Final energy use in South Korea’s commercial and residential building sectors account for around 15% of the country’s primary energy supply and have done so for the past decade. While energy consumption from buildings has grown, it has done so at a slower pace than in other sectors (i.e., industry and transport). Between 2010 and 2019, the total final energy consumption increased by 15% while that for buildings did so by 6%. This reflects the fact that emissions intensity of energy demand from buildings has decreased significantly over the last three decades (61% reduction between 1990-2019). This is a result of electricity having increasingly replaced direct fossil fuel combustion for meeting buildings’ energy demand.
The 1.5°C compatible scenarios generally show a rapid decline in the share of fossil fuels meeting buildings’ energy demand, and a corresponding decline in direct CO₂ emissions, the latter reaching an emissions levels in 2050 less than half that in 2019. The scenarios show coal, which accounted for less than 2% of the sector’s energy demand in 2019, phased out by 2030. The role of natural gas, which met 32% of the demand in 2019, varies. While the use of this fossil fuel generally declines, it does so at a slower pace in scenarios which assume a high level of energy efficiency or uptake of carbon dioxide removal approaches.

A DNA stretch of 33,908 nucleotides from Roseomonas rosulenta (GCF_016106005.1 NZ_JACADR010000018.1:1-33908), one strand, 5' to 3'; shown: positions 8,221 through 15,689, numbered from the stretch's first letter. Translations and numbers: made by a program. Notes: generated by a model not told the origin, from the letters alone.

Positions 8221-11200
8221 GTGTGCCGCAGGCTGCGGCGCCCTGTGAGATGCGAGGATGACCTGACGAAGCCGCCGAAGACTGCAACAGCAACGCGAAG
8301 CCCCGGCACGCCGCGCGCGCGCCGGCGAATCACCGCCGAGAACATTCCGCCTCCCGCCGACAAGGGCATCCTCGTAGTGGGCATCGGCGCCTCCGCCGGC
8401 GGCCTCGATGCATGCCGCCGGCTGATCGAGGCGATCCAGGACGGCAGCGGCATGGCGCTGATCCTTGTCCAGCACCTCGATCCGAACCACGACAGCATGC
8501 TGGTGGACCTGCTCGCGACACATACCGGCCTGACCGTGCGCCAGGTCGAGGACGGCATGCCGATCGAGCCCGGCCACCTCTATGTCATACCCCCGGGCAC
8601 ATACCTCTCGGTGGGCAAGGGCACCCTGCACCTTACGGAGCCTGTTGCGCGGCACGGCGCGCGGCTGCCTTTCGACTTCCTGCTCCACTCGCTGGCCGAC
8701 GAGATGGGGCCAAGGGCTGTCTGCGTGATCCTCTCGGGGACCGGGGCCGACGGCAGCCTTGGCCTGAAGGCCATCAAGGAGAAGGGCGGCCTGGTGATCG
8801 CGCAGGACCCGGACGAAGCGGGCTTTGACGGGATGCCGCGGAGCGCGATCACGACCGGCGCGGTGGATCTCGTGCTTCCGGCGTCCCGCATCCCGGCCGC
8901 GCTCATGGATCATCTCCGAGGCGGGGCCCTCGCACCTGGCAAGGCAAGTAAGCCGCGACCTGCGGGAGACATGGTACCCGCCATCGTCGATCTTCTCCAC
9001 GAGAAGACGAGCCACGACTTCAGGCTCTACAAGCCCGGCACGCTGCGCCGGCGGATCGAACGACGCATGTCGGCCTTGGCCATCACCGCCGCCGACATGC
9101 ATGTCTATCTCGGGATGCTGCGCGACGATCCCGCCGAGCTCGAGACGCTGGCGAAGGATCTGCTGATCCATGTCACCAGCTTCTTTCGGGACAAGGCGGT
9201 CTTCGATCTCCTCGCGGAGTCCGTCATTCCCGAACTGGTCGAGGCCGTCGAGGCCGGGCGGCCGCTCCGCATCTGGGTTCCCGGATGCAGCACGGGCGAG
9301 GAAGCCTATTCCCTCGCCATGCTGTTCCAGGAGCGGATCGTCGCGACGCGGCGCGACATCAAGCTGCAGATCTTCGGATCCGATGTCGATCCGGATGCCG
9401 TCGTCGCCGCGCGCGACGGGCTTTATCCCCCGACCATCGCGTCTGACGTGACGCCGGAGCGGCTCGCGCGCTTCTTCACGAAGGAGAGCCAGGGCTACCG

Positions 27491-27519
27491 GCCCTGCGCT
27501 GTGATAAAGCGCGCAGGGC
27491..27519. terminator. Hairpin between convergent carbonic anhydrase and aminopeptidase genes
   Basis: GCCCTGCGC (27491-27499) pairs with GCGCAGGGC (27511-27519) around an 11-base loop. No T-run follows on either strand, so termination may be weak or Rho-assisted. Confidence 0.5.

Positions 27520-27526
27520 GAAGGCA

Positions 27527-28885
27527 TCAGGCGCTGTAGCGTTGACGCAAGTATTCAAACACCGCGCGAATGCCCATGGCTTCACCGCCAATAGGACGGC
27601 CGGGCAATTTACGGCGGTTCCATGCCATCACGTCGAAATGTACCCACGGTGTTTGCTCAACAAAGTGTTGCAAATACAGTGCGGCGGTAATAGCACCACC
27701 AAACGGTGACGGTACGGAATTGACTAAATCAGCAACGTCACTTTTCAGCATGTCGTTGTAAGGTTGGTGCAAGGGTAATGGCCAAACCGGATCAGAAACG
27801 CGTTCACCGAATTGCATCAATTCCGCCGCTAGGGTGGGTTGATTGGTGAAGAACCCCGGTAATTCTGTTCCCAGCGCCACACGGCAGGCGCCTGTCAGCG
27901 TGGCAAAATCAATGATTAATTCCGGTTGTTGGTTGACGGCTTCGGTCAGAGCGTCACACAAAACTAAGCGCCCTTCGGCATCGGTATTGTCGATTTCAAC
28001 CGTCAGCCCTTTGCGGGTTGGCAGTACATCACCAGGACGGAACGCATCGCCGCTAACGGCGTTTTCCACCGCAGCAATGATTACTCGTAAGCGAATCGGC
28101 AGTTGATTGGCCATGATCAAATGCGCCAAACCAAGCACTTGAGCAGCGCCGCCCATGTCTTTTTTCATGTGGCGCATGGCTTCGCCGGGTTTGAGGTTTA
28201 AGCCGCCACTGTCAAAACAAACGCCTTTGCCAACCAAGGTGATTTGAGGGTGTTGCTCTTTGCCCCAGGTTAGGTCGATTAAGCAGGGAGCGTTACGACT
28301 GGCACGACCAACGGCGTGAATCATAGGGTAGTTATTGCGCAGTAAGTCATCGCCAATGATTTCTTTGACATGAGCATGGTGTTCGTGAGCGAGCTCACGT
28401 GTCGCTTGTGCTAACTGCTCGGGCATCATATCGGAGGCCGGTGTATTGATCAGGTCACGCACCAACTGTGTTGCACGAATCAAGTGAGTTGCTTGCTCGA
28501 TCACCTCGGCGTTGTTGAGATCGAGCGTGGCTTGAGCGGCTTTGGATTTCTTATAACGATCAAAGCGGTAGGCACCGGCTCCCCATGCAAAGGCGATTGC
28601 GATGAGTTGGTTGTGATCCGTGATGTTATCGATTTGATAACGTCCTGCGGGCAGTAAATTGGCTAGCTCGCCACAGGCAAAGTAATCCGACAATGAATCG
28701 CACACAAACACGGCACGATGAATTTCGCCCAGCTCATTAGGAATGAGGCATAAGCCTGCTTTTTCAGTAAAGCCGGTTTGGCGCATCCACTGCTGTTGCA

The overall message from these scenarios is that South Korea will need to improve energy efficiency of buildings and focus on space heating, and cooling as the main drivers of emissions in the sector. In terms of energy intensity, the 3rd Energy Master Plan does set a target for a 38% reduction from 2017 levels by 2040. In line with achieving this reduction, the government has set targets for “green remodelling” of public rental homes, public buildings, and schools.– This includes the zero energy buildings project which seeks to have buildings with maximum insulation performance and energy generated through solar power and geothermal heat. However recent analysis has shown that current policy incentivises the construction of new buildings over renovating existing buildings to improve energy efficiency.